Ramchandani, P., Wiggs, L., & Stores, G. (2008). A systematic review of treatments for
settling problems and night waking in young children. BMJ: British Medical Journal,
320, 209-213. doi:10.1136/bmj.320.7229.209
No DOI Example:
Ballard, S. D., March, G., & Sand, J. K. (2009). Creation of a research community in a K-12 school research and evidence
based practice. Evidence Based Library and Information Practice, 4(2), 8-36. Retrieved from
Citing an article you got full-text from an online database or the Internet needs to have additional information at the end of the citation, which shows where you retrieved it. This is so that your professor or anyone who wants to track down the article you cited can know where to find it.
Online databases include ones such as Academic Search Premier, Business Source Premier, CINAHL, Expanded Academic ASAP, JSTOR, PsycINFO, Education Full Text, Library Literature & Information Science Full Text and so on that are offered through the Library.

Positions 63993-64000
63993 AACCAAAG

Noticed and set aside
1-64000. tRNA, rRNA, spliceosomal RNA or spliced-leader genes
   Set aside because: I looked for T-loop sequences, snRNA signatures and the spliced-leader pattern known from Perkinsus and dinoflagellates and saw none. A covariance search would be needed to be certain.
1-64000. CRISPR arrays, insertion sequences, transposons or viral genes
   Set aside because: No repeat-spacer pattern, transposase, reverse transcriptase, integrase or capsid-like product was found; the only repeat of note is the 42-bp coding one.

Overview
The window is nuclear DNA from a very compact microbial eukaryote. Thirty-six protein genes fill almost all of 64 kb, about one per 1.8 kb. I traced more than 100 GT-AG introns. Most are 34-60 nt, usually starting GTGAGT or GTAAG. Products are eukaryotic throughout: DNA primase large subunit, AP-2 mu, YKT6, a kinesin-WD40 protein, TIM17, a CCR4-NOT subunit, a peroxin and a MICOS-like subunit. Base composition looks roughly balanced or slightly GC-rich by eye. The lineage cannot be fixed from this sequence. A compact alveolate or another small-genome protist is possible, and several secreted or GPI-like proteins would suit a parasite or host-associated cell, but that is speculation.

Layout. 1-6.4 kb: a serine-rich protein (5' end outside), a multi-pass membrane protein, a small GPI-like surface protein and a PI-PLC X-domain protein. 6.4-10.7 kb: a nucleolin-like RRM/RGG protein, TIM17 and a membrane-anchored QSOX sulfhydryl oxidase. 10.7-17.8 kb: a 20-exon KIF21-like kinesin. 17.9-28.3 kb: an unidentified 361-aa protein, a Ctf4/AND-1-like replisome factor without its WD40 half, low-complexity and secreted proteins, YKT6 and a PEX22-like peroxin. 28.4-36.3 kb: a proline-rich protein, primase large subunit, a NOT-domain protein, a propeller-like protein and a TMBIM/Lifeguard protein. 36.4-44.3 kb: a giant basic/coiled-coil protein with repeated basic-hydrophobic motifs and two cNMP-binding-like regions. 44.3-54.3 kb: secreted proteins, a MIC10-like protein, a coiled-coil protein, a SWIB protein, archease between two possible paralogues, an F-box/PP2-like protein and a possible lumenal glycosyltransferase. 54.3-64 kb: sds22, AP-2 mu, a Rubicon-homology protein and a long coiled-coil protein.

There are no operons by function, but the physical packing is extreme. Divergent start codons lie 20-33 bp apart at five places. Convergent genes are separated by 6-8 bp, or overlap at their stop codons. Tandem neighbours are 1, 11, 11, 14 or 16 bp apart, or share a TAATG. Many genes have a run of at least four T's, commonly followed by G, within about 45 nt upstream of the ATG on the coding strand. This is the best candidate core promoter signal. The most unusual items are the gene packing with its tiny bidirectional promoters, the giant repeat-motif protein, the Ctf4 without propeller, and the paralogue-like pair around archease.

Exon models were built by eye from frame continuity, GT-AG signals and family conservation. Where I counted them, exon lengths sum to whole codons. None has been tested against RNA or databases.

The second part of the citation includes information on where you found the article including:
Article with DOI Number:
DOI Number: doi:10.1136/bmj.320.7229.209
First, check to see if there is a DOI number in the record of the article. If not, look to see if the DOI is listed in this international database http://www.crossref.org/
If you locate the DOI number, add "doi:" and the number. Be sure to include a colon after "doi" and a space between the colon and the number. If there is no DOI number, then see the Retrieval statement.
Article without DOI Number:
Retrieval Statement: Retrieved from http://ejournals.library.ualberta.ca/index.php/EBLIP/index
This retrieval statement applies to articles found in online databases or on the Internet. Begin with "Retrieved from". Then add the web address from the journal homepage. You can find most journal homepages by searching the journal title name in Google or your favorite search engine.
More Information: See pages 187-192 & pages 198-202 in the 6th edition of the APA Manual.